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September 1, 2012 | 12:10 p.m. CST
Lawless is a rowdy film, endearingly so, bound together at its seams by the rowdiest trio in Franklin County: brothers Jack, Forrest and Howard Bondurant, moonshine peddlers in prohibition-era Virginia.
The Bondurants (Shia LaBeouf, Jason Clarke and Tom Hardy) are the collective subject of local legend: an indestructible threesome, invincible to law and nature both. They maneuver their rumbling pickup truck up and down Franklin’s dirt roads while mason jars of white lightning clatter in the back, ad infinitum. Operating in what is referred to as the wettest county in the world grows more difficult, however, when Charlie Rakes, a magnificently slimy Guy Pearce, appears from Chicago and demands a different sort of racket from the Bondurants.
Pearce, as the film’s principal antagonist, is a marvel: the effeminate, malevolent Rakes preens around Franklin with terrifying swagger and organizes local law enforcement, petty thugs and fellow bootleggers against the Bondurants in what becomes the film’s chief conflict. Rakes is a strikingly original villain in a world with too few: Pearce, outfitted with razor-thin wisps for eyebrows, truly disappears into the sexually ambiguous role while sneering and shooting and strutting his way back and forth across Franklin in an ever-immaculate suit and leather gloves, dogged in his pursuit of the brothers Bondurant.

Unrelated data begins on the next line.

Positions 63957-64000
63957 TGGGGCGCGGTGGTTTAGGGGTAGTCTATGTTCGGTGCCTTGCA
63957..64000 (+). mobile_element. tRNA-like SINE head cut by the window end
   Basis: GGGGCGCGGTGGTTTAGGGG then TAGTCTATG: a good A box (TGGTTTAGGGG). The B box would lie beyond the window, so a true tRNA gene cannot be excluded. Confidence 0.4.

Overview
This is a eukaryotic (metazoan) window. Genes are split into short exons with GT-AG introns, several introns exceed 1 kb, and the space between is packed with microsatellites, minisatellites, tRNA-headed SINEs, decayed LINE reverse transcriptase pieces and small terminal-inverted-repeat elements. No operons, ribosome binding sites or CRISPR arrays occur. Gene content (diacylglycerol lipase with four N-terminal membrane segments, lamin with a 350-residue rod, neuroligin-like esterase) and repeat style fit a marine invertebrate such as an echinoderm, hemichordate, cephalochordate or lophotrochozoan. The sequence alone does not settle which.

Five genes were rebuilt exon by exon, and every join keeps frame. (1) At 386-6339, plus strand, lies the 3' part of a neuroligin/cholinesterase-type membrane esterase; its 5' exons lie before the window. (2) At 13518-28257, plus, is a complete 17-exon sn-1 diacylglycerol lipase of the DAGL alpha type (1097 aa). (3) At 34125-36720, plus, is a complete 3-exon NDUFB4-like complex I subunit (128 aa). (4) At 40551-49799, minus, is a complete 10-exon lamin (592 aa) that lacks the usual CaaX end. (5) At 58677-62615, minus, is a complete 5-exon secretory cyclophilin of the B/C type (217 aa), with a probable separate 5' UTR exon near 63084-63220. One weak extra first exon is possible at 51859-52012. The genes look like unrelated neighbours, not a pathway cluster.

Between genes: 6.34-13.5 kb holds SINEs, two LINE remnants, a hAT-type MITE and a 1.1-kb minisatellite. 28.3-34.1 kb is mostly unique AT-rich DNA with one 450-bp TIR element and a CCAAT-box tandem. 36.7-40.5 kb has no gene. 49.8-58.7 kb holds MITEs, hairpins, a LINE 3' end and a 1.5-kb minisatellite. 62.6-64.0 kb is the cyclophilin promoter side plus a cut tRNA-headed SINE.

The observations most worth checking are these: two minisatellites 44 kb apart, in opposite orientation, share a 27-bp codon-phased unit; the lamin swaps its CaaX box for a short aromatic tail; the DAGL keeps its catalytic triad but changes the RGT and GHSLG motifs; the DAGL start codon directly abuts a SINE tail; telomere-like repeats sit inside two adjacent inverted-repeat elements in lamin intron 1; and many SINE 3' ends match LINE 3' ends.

Based on a true story and the book The Wettest County in the World, Lawless is well-paced and extremely well-cast: Hardy is a winner as the stoic, grunt-prone Forrest, and Gary Oldman is especially good – if criminally underutilized – as Floyd Banner, a notorious gangster. Director John Hillcoat and screenwriter Nick Cave deserve credit for a worthwhile adaptation, but Lawless may be worth a viewing for Charlie Rakes alone.